Estela has lived in Spain for the last four decades, and in Jerez since 2005. I’ve also spent a lot of time in Jerez, and have been fascinated by the conflicted or dismissive nature of this flamenco stronghold’s attitude toward the great singer Antonio Mairena. This article illuminates that topic. I have interjected data, usually within brackets, to explain or clarify certain points for non-specialist readers. Estela wrote:
If the image and the lifework of the flamenco singer Antonio Mairena have lost some of their earlier luster in the decades since his death, nowhere is this disenchantment more evident that in the flamenco stronghold of Jerez de la Frontera. In fact, when the subject is Mairena and Jerez, I feel like I’m writing an apology, when in fact the towering figure of that singer is far above any need for justification from anyone.
In the history of flamenco, there have always been opposing figures – the great singers Manuel Torre and Antonio Chacón…the two masters of cante bonito or “pretty song”, Pepe Marchena and Juanito Valderrama…the two singers who introduced fresh sounds and approaches, Camarón and Pansequito… In this sense, the contrasting pair who most cleanly divide flamenco devotees would be the singers Antonio Mairena and Manolo Caracol, both born in 1909, and whose centenary year we are celebrating now. In my experience, it’s rare for any serious flamenco fan to acknowledge that both of these men are indispensable figures. It’s an unfortunate schism, one that only grows with the passage of time; in earlier years, relations between the camps were more harmonious, and less reflective of local chauvinism, than is the case today.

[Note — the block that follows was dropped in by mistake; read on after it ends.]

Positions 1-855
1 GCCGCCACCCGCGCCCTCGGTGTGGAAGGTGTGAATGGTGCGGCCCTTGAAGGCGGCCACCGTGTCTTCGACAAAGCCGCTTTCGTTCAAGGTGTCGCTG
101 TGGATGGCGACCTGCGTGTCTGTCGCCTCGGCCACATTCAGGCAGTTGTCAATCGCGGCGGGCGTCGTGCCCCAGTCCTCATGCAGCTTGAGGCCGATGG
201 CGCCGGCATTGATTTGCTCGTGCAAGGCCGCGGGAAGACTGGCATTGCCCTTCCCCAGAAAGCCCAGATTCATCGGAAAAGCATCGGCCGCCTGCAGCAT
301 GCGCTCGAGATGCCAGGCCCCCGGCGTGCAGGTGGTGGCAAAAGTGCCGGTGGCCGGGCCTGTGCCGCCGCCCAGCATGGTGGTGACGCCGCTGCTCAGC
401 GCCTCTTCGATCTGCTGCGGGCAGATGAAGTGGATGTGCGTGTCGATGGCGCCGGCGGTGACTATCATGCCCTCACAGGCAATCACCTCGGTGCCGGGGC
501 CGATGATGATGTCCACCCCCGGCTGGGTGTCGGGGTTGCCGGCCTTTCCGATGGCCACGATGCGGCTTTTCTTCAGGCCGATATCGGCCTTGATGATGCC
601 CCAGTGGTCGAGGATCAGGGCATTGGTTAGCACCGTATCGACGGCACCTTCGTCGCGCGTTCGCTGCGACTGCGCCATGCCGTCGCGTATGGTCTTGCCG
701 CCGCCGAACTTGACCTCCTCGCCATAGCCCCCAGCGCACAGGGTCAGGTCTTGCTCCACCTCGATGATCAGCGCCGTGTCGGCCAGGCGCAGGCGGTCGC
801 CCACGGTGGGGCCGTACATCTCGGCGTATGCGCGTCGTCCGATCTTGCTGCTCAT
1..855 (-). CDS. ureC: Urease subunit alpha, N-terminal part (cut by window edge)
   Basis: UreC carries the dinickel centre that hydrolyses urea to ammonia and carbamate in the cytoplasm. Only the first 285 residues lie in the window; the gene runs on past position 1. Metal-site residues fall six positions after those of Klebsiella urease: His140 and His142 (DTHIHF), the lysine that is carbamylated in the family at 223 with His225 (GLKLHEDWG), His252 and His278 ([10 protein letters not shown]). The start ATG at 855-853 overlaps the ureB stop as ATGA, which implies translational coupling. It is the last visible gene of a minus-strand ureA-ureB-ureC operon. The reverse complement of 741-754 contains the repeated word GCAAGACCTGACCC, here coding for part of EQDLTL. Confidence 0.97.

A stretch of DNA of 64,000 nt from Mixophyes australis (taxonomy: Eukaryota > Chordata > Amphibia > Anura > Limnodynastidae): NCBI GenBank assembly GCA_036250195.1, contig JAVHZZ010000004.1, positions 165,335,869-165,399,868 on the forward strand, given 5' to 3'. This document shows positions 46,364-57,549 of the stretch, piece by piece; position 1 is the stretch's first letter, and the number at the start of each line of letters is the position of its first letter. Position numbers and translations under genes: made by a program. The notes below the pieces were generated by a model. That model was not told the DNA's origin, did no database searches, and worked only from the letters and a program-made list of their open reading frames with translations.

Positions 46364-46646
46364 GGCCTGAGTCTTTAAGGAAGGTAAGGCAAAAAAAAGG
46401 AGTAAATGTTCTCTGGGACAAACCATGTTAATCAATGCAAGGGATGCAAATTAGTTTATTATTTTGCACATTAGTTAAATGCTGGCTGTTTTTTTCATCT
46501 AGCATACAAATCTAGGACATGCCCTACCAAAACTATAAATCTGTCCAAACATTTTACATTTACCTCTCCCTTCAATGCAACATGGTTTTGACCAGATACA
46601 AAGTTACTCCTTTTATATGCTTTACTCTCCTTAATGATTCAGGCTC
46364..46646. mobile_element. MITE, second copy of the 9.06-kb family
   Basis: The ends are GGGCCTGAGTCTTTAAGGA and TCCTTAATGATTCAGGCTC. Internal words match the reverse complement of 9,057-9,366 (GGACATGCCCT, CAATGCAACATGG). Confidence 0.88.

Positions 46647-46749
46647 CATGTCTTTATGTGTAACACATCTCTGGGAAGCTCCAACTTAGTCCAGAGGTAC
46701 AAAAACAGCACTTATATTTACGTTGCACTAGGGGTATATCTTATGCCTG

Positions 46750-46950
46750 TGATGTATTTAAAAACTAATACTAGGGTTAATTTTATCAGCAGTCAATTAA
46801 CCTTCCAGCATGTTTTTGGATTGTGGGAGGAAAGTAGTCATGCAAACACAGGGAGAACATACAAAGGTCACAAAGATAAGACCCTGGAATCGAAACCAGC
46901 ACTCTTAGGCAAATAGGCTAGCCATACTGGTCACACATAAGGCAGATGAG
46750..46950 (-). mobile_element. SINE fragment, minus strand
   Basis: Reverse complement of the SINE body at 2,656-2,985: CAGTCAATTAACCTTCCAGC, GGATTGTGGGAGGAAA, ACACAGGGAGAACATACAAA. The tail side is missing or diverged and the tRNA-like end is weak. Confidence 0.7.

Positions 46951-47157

On the one hand, we have Antonio Mairena: The essence of dignity in flamenco song; the rejection of romantic tremendismo – in this case, wild-eyed Gypsy passion based on a fictitious image; the unconditional veneration of flamenco elders who saw him as the guiding star, the True North of flamenco; majestic cante that reaches great depth without stridency or histrionics.
In the other corner, Manolo Caracol, singing with a mysterious echo that evokes a timeless heritage, enormous communicative power and a natural capacity to put across his inspired, deep and very personal song.
The history of flamenco song in the Twentieth Century cannot be understood without considering both of these figures. But there seems to be an invisible barrier after passing the town of Lebrija heading south, before arriving at Jerez. Once you cross this frontier, you are in Caracol territory, despite the fact that the man himself was actually born in Seville.